Gaamangwe: Being a refugee means in some way you belong to different places and cultures. Do you identify as British-Congolese or just British or just Congolese?

JJ: That’s a really great question. It’s interesting because I don’t necessarily identify as British. I grew up in London so I identify more as a Londoner that I do as British. Obviously there are places and times when I leave the UK or depending on where I am, where people say “oh you’re British”, so it’s something I have to navigate around. I also identify with my Congolese heritage through my parents and my family back home but often times, politically I am not necessarily allowed to identify with being fully Congolese.

I am not given certain access because of the politics of being a child of the diaspora, you are always kind of removed from your country of origin because the question of authenticity comes into place. How authentic Congolese are you or how much do you belong to that house when you don’t live in it, is often the question or the conflict. I think it’s important to acknowledge the root or the origin of where you’re from but also allow yourself to have the fluidity of being able to belong in different spaces at different times because as human beings we do occupy more than one space at one time. We are fluid in our identity, we are fluid in the way we see ourselves, we are not fixed at all. So I am able to belong to many spaces at the same time and also to no space at all. I think this are  some of the conflicts that come with belonging and being human.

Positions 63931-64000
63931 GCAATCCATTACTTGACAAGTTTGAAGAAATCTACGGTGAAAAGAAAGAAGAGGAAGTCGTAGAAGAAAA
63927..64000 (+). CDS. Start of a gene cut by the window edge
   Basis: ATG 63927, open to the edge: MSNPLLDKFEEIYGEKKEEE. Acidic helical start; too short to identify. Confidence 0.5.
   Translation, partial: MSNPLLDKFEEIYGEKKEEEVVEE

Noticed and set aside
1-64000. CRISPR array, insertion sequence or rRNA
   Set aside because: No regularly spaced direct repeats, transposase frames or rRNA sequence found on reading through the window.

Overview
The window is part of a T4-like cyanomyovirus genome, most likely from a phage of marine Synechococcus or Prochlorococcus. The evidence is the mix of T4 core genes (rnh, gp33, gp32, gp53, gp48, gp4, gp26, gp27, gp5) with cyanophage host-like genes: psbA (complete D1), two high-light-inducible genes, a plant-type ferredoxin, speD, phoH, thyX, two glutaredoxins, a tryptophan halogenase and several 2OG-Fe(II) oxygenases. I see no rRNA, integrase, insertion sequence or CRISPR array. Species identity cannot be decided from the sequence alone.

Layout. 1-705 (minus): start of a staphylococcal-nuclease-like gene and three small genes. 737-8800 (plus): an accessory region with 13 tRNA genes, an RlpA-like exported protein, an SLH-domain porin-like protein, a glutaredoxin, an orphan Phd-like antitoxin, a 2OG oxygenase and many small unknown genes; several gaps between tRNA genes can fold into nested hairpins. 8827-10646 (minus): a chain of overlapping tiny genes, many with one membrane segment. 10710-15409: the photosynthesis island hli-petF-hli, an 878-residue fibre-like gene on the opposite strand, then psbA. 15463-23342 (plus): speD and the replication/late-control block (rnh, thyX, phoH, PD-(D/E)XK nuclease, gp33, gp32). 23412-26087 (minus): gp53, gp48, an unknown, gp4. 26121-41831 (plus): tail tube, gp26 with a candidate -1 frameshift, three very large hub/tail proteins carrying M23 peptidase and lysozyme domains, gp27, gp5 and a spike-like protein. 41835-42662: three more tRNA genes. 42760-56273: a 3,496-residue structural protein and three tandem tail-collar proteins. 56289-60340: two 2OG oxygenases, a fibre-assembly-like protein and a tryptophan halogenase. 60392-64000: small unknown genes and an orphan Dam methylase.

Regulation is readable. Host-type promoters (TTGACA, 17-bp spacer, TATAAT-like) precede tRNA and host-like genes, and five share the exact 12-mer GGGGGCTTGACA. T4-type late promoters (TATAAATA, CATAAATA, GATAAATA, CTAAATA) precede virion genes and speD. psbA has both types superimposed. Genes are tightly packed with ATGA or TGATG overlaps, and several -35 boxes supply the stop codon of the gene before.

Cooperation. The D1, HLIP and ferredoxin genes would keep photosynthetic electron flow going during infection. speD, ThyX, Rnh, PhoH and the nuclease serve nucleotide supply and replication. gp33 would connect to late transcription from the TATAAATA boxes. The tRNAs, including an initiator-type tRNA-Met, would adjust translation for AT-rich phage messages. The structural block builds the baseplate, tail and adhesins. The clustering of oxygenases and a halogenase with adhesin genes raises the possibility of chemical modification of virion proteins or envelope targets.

Gaamangwe: I completely understand the complexity of this, especially because we live in a world that insists on labels and ideas of belongings that is tied to one country.  

For me, it is very simple; I am in Botswana, I’m from Botswana and I have lived my entire life here, so questions of identity and belonging are easy for me. Because I belong and understand the nuances of what is it to be a motswana. I am also able to navigate my world and sense of identity easily.

How does having two influences, two cultures and two countries influence the kind of human that you are?

JJ: It is really interesting. For example, one of my cousins back home, we are about the same age, and we have pretty much had similar education experience but he lives in Kinshasa, he was born in Kinshasa, grew up in Kinshasa and never left Kinshasa. Although I was born in Kinshasa, I grew up in London and schooled in London.

For my cousin, he is Congolese and he doesn’t have the conflict whether or not he is Congolese or any of the concerns of being influenced of multiple cultures. His identity is rooted in his congolese identity. But he watches the Kardashian’s and all these reality TV shows and he knows very little about Congolese history, culture, politics, the different cultural groups and so forth. And on the other hand, I know way more about Congolese history, culture and politics because I have been passionate about researching about Congo.